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Leaders of the Edinburgh Festival Fringe Society say the city’s status as host of a leading cultural festival is in jeopardy unless the Scottish government offers a new funding approach.

Edinburgh Festival Fringe Society Chief Executive Shona McCarthy at the CEEAC meeting

The Edinburgh Festival Fringe Society is calling upon the Scottish government to offer it core funding to ensure the festival’s long-term future.

The organisation, which is responsible for operations including the box office and industry events programme at the annual festival, currently does not receive any core public funding.

Speaking at a Constitution, Europe, External Affairs and Culture Committee (CEEAC) meeting held last week (11 January), the society’s Chief Executive Shona McCarthy told MSPs a “specific and bespoke” funding response from the Scottish government is required.


“I still find it astounding when I say it out loud that the Fringe is falling through the cracks of all of the existing funding mechanisms,” McCarthy said.

“We do not receive core support, we suffer from not being a regularly-funded organisation and we suffer from not fitting within the major events portfolio as we are not a mobile or one-off event.

“To put our position starkly at the minute, we are going into 2024 with no reserves, carrying a huge deficit and a loan from the Scottish government that we got to survive Covid, which we had to get because of the historic wrong of being removed by Creative Scotland as a regularly-funded organisation. It’s absolutely crucial that, at the very least, we break even this year.”

In December, the Scottish government announced it would increase funding for culture and heritage by £15.8m in its 2024/25 budget. The increase marked the first step towards a pledge to invest an additional £100m in arts and culture by 2028/29 and followed a reduction in its culture budget made last year.

McCarthy said she had “absolutely no idea” whether the Fringe will receive any of the promised additional arts funding.

In a written response to the CEEAC, the Edinburgh Festival Fringe Festival Society’s board and executive called for a £1.5m annual investment.

“There needs to be investment in the platform and infrastructure that underpins the festival, to offer some underwriting of the risks and costs, which will, in turn, create jobs, improve artist and visitor experience, and allow the focus of those who make the festival to be squarely on the production of their best work for their long term professional development,” their response says.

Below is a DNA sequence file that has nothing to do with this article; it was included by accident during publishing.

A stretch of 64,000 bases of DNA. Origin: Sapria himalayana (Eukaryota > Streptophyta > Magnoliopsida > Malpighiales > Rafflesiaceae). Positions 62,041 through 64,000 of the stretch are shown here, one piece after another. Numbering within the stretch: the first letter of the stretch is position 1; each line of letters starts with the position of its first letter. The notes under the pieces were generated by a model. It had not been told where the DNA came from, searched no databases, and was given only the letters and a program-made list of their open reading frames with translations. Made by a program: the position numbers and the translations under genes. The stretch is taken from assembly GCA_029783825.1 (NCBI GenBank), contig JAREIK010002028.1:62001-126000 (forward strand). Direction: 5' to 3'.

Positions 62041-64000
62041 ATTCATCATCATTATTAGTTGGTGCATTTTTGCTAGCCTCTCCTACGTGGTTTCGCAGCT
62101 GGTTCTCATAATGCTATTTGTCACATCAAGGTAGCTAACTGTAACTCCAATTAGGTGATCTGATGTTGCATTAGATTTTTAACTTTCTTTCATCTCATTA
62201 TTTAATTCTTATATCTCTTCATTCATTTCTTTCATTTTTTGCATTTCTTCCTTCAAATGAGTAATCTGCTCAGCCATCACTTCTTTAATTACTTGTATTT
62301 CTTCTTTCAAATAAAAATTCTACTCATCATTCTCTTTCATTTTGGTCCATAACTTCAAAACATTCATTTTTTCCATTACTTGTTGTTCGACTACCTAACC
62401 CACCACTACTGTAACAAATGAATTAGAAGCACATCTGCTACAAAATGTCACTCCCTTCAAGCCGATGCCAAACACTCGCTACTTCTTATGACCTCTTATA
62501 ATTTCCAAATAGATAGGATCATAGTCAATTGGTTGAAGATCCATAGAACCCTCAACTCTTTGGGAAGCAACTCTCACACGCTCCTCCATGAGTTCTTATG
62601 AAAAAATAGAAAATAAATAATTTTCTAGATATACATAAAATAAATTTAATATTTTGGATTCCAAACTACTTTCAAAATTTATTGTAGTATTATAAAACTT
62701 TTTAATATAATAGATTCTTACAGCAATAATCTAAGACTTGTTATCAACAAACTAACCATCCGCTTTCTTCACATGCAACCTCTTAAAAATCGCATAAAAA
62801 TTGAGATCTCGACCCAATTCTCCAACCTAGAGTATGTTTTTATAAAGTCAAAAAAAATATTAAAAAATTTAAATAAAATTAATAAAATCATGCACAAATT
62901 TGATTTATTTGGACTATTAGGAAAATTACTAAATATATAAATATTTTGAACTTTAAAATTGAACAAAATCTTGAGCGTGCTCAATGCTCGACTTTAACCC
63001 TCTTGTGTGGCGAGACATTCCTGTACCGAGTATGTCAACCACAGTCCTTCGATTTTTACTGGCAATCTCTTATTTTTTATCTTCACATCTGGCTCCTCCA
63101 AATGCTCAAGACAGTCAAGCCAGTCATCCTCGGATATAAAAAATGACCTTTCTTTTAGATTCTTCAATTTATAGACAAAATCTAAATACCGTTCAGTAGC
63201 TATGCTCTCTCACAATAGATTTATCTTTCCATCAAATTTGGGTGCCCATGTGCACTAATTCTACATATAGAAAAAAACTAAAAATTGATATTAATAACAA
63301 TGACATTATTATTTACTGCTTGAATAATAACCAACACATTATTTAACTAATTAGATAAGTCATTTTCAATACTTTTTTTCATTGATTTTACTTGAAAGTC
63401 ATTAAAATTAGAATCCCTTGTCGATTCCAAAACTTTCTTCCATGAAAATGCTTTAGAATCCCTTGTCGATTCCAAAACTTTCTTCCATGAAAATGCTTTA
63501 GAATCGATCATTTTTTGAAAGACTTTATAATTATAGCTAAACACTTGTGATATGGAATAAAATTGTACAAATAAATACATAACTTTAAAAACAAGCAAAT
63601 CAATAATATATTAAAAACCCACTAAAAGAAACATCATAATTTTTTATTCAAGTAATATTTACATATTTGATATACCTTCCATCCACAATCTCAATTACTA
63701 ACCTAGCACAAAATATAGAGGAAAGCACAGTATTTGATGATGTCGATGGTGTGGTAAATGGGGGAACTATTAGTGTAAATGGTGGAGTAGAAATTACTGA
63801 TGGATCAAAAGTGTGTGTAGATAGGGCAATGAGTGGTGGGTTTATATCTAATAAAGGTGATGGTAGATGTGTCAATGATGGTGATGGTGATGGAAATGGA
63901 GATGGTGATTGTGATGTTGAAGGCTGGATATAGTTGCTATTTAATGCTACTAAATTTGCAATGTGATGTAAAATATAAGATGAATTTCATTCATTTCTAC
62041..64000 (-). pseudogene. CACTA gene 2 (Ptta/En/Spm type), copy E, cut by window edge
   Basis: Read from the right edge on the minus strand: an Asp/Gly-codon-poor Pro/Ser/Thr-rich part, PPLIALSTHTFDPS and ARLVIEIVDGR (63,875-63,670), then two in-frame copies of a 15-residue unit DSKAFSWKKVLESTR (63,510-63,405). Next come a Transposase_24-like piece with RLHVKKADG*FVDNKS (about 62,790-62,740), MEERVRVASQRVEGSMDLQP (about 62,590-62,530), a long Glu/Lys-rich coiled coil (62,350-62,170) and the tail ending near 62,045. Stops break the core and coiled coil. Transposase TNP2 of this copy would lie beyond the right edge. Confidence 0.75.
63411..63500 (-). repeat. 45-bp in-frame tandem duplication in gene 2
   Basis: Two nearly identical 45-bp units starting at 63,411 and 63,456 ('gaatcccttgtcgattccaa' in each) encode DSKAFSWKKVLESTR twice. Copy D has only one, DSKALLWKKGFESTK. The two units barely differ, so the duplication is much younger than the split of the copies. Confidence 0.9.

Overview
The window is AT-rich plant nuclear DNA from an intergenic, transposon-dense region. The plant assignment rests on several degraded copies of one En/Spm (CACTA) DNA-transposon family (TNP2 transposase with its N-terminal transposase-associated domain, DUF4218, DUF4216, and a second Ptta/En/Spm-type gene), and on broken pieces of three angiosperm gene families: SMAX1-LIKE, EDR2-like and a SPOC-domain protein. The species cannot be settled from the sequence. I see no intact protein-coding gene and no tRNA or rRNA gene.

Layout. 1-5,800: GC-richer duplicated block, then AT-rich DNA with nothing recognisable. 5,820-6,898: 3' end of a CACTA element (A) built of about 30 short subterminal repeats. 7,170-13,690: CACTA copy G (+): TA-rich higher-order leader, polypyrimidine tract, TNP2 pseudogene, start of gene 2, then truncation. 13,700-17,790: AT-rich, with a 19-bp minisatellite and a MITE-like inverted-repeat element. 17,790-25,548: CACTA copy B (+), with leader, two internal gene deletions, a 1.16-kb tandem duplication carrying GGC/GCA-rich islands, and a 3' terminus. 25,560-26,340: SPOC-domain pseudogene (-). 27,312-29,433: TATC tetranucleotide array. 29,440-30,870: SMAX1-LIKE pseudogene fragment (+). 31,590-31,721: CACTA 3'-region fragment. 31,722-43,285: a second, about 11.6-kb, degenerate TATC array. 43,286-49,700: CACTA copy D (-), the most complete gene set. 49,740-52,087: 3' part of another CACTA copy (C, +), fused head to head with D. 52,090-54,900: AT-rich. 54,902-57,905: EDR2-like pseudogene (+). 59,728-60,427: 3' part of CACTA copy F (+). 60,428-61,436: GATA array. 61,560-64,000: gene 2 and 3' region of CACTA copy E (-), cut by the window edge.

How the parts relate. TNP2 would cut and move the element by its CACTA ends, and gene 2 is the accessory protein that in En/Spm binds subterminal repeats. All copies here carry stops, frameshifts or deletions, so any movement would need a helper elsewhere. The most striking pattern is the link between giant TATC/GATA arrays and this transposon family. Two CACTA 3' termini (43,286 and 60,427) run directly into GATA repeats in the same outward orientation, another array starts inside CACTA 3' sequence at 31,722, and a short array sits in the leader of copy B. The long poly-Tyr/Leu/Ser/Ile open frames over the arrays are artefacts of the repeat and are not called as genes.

It added an £1.5m annual investment, which would be mainly spent on “the supply chain of Scottish businesses who provide services to the festival each year”, could generate a 133:1 return on investment.

‘Diminishing’ status

The society’s executive team warned the Scottish government failure to invest in it could see Edinburgh lose its position as a leading cultural city.

“With other cities in the UK and other nations seizing the opportunity and providing significant investment for ambitious cultural projects and events, Edinburgh's festival city status is looking diminished,” the organisation’s response added.

“We need to be able to be relevant, ambitious and competitive, and we need to be able to attract local and international talent to work in our sector.

“We urge the government to ensure that when money is available that the choice is made to support long-term, home-grown initiatives that deliver for the nation culturally, socially, economically and reputationally.”

Tourism levy vote

A new funding opportunity may open up if a proposed tourism tax is passed by Holyrood.

Members of Scottish parliament are set to vote on a proposed tax levy today (16 January). The proposed bill would allow local authorities to introduce a charge on overnight visitor stays, as already seen in several leading tourist destinations in Europe.

The levy would constitute a percentage of visitors’ accommodation costs. The bill proposes the cash raised is put towards subsidising tourism infrastructure, but Edinburgh Council Leader Cammy Day, who said the levy could help raise around £25m for the city, has suggested it could also support the city’s festivals.

Speaking at last week’s culture committee meeting, McCarthy said the levy “concerns me greatly at the moment because there seems to be a shopping list against that when it comes into play that just dilutes its impact on everything”.

“I think if there aren't other routes for us to get support then we at the very least need to be written in very strongly to that,” she added.